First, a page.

The DEMOS report, Dying for Change, finds that two out of three Britishers would prefer to die at home, but actually 60% of them die in hospital today. And that is in a country in which the concept of palliative care was born and bred and which is in the forefront in the international palliative care scene.
The report mentions that UK needs 500 billion pounds a year to provide sufficient support at home. Is that not a lot of money? It sure is, but think of the huge amount of money it will save from needless hospital costs!
The UK should be able to provide people with better ways to die. The pamphlet argues for improvements to existing services: making end of life advance care plans the norm; training more in the medical profession in palliative care; and more greatly integrating the care services provided by the public, private and voluntary sectors. It also suggests radical innovations: a new infrastructure of home hospices, the creation of a compassionate care benefit and a properly trained volunteer support network providing palliative care – a perfect opportunity for the Big Society. The challenge is to help people to achieve what is most important to them at the end of life. Dying for Change describes how that challenge can be overcome.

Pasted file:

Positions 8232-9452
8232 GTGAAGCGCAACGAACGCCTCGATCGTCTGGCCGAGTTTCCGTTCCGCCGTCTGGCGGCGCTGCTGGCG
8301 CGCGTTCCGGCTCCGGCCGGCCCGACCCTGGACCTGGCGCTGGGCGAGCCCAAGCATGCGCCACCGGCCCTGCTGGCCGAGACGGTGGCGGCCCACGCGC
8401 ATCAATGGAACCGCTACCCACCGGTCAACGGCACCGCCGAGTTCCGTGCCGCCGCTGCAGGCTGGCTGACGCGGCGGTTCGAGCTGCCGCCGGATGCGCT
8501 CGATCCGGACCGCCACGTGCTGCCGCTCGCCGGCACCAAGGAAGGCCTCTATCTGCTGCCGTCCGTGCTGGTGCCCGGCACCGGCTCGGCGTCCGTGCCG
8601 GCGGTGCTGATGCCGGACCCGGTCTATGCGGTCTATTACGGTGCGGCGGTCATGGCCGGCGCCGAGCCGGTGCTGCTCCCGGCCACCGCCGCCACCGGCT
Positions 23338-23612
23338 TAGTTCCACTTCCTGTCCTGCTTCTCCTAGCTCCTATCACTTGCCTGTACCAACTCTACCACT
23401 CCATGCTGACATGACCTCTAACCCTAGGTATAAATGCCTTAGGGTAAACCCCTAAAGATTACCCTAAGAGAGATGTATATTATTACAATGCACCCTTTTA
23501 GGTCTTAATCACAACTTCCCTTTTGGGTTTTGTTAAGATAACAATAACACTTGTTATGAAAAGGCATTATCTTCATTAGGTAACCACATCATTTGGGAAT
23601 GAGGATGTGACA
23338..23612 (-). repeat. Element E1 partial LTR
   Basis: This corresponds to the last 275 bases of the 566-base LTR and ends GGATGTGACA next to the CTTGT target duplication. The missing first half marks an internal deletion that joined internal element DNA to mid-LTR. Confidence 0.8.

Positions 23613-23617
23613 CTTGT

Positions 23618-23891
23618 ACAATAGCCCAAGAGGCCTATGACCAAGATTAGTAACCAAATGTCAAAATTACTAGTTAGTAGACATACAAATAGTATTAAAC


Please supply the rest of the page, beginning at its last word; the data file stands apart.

When we consider developing countries like India, even if the health care system does not care about the feelings of dying people and their families, it should at least consider the reduction in health care costs!